Stigma of Seeking Help Diminishing
By Donna Miles
American Forces Press Service
WASHINGTON, Apr. 11, 2011 Efforts to take the stigma out of seeking help when it’s needed and build resiliency within the force appear to be paying off, the commander of a brigade that’s seen heavy action in Afghanistan told American Forces Press Service.
Army Chaplain (Maj.) Randall H. Robison, Task Force Currahee brigade chaplain, 101st Airborne Division’s 4th Brigade Combat Team, , speaks with Currahee soldiers during a three-day, semi-monthly Toccoa Tough resiliency course at Forward Operating Base Sharana in Afghanistan. U.S. Army photo by Sgt. Christina Sinders
(Click photo for screen-resolution image);high-resolution image available.
Army Col. Sean M. Jenkins, commander of the 101st Airborne Division’s 4th Brigade Combat Team, reported promising signs that soldiers are heeding the message being sent from Defense Secretary Robert M. Gates on down that seeking mental, physical or spiritual care is a sign of strength, not weakness.
“We are making progress in moving to a point where there is not a stigma, and there shouldn’t be,” Jenkins said. “Every unit is different, and every squad and team is different. But I think we’ve come to a point where the stigma is diminishing and where soldiers recognize that it’s sometimes okay to raise their hand and say, ‘Hey, I can’t go on this [mission].’”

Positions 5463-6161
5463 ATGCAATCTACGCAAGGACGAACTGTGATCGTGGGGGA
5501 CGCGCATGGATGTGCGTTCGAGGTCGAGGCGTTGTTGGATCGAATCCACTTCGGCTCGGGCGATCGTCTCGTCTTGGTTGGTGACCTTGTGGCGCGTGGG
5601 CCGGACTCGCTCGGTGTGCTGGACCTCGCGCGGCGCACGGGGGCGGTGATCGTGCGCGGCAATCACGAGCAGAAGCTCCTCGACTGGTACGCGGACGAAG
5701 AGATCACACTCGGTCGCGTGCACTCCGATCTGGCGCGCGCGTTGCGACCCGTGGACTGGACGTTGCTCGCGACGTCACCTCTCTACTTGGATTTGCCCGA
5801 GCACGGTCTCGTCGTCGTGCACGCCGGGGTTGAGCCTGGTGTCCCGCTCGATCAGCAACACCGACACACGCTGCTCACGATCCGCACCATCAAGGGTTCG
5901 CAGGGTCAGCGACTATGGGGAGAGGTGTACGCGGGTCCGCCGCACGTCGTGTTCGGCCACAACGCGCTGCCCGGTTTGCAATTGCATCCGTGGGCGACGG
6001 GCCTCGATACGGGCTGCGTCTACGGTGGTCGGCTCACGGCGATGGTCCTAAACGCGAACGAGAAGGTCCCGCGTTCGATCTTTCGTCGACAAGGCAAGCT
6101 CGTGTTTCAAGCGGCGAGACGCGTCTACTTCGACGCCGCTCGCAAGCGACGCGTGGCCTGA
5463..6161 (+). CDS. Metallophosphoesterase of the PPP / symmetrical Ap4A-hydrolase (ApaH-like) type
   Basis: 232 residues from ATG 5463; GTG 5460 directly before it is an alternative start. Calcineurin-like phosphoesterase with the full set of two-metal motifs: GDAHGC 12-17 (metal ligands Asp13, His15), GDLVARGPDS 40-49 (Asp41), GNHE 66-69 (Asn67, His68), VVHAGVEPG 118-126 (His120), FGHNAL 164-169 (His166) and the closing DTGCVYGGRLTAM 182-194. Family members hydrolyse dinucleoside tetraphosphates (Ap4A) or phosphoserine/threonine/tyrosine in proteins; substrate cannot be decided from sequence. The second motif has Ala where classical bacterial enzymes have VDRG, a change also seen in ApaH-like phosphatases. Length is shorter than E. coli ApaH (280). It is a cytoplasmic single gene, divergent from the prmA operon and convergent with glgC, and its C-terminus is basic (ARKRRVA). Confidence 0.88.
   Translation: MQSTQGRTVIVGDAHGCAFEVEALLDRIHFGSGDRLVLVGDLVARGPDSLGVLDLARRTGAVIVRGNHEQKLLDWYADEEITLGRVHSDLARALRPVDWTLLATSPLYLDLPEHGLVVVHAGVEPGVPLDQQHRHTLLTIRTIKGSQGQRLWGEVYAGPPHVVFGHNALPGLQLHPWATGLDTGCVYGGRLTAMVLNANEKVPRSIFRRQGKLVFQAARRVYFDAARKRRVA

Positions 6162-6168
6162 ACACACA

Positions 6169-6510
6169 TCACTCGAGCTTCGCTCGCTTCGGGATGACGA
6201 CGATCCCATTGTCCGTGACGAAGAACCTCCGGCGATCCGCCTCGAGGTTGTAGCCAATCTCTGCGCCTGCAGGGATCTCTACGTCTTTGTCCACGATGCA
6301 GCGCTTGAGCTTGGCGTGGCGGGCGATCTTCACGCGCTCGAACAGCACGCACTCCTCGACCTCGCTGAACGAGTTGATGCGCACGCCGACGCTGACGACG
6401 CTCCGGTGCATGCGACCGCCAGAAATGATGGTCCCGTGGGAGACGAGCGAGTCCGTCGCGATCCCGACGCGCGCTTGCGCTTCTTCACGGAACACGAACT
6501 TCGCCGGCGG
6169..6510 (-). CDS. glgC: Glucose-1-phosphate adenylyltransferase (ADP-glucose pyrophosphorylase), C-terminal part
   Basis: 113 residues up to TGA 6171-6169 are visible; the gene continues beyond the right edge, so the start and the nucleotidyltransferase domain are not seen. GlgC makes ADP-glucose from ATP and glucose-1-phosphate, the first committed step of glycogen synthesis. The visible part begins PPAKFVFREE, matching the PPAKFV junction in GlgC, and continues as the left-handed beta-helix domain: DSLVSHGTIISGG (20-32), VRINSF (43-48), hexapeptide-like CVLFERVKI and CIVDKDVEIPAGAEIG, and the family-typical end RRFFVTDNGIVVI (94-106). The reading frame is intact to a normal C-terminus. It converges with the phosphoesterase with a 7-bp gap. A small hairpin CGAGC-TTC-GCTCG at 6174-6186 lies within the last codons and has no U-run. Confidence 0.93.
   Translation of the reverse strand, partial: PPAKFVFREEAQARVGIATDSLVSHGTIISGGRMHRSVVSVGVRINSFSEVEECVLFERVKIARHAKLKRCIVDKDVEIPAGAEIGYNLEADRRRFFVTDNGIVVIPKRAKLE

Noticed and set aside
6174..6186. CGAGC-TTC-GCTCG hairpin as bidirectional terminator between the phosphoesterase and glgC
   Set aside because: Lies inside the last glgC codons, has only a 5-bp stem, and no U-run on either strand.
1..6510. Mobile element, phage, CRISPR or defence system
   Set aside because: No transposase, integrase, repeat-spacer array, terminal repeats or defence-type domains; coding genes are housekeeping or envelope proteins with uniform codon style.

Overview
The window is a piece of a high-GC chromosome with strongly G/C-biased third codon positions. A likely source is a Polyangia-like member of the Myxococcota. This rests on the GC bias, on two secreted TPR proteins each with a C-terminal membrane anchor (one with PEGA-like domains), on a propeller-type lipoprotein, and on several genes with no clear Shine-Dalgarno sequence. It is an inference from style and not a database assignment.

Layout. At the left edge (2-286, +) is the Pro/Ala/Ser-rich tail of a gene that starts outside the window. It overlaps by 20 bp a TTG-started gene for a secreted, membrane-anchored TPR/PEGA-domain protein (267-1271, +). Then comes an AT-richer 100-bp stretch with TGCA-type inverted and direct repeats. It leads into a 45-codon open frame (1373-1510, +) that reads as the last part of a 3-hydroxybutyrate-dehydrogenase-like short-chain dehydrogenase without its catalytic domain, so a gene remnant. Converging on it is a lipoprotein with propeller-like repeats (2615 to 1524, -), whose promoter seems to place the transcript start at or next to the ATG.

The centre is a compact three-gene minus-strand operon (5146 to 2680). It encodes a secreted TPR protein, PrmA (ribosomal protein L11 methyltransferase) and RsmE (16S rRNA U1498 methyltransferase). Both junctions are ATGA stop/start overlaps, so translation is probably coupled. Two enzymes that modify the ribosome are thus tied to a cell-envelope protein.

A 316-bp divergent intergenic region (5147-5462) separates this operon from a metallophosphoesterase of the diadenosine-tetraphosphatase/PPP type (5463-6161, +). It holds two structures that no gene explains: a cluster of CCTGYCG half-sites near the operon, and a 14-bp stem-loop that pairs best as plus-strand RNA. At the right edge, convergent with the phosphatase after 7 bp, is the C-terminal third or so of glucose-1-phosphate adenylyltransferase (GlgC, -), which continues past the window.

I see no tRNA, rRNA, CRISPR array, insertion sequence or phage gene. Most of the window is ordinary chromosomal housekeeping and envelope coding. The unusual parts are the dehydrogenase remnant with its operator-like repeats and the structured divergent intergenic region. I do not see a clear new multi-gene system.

Jenkins’ brigade, the last to deploy to Afghanistan as part of the 30,000-troop surge there, has taken heavy casualties since arriving last summer in the remote Paktika province that borders Pakistan. Fifteen “Currahee Brigade” soldiers have been killed, with scores more wounded and more than 40 soldiers flown out of the theater for advanced medical care.
In addition, two soldiers attempted suicide, and Jenkins said he’s been surprised at how many have met with the brigade chaplain, psychologist or physical therapist for emotional, spiritual, mental health or physical help.
“I am glad the help is there, and I certainly want every Currahee to say it is accessible, and to say, ‘I don’t think I will be looked at differently if I seek it,’” Jenkins said. “That is the hurdle, but I think we have gotten better at that.”
The brigade began building resiliency skills long before arriving in Afghanistan, he said. The unit’s pre-deployment training included a “Toccoa Tough” program -- named for the Georgia town where the storied unit that came to be known during World War II as the “Band of Brothers” was founded in 1942. The program emphasizes mental as well as physical resilience for soldiers and their families.
That training continues in the combat theater, where the brigade holds a three-day, semi-monthly course that reinforces the principles of mental, physical and spiritual health, and sessions covering everything from physical health and nutrition to proper sleep methods and how to deal with stress. Attendees are encouraged to take what they learn and apply it, not only to themselves, but also to their peers and subordinates.
“It’s a constant process,” Jensen said of resiliency-building efforts that will continue throughout the deployment and after redeployment to Fort Campbell, Ky.